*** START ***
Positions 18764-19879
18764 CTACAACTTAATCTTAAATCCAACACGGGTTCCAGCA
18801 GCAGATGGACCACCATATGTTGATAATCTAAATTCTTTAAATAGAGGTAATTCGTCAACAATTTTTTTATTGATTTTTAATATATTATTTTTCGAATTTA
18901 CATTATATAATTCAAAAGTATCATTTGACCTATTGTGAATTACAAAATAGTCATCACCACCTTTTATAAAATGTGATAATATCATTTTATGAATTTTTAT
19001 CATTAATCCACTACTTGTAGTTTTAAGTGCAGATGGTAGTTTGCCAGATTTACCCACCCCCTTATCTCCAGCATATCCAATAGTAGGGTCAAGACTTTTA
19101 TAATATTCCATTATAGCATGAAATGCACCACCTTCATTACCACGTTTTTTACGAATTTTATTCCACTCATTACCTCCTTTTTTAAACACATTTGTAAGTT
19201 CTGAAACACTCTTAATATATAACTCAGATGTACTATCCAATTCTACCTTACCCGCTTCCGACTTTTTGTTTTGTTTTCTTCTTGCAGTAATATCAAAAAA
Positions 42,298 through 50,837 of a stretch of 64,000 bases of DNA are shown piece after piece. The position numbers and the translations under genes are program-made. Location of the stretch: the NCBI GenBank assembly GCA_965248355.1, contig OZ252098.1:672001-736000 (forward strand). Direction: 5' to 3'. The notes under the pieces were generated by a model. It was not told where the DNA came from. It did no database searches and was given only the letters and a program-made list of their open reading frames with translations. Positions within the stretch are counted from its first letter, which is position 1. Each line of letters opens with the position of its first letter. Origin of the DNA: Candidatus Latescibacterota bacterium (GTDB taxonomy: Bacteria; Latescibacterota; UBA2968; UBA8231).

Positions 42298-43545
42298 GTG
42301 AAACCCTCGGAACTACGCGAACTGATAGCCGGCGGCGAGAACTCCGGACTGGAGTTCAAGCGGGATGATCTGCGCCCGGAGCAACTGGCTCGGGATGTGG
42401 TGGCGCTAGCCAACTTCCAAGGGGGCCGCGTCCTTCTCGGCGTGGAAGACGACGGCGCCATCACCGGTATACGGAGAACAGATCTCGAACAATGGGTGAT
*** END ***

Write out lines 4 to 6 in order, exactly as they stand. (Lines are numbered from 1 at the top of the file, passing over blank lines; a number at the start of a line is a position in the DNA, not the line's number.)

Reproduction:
18901 CATTATATAATTCAAAAGTATCATTTGACCTATTGTGAATTACAAAATAGTCATCACCACCTTTTATAAAATGTGATAATATCATTTTATGAATTTTTAT
19001 CATTAATCCACTACTTGTAGTTTTAAGTGCAGATGGTAGTTTGCCAGATTTACCCACCCCCTTATCTCCAGCATATCCAATAGTAGGGTCAAGACTTTTA
19101 TAATATTCCATTATAGCATGAAATGCACCACCTTCATTACCACGTTTTTTACGAATTTTATTCCACTCATTACCTCCTTTTTTAAACACATTTGTAAGTT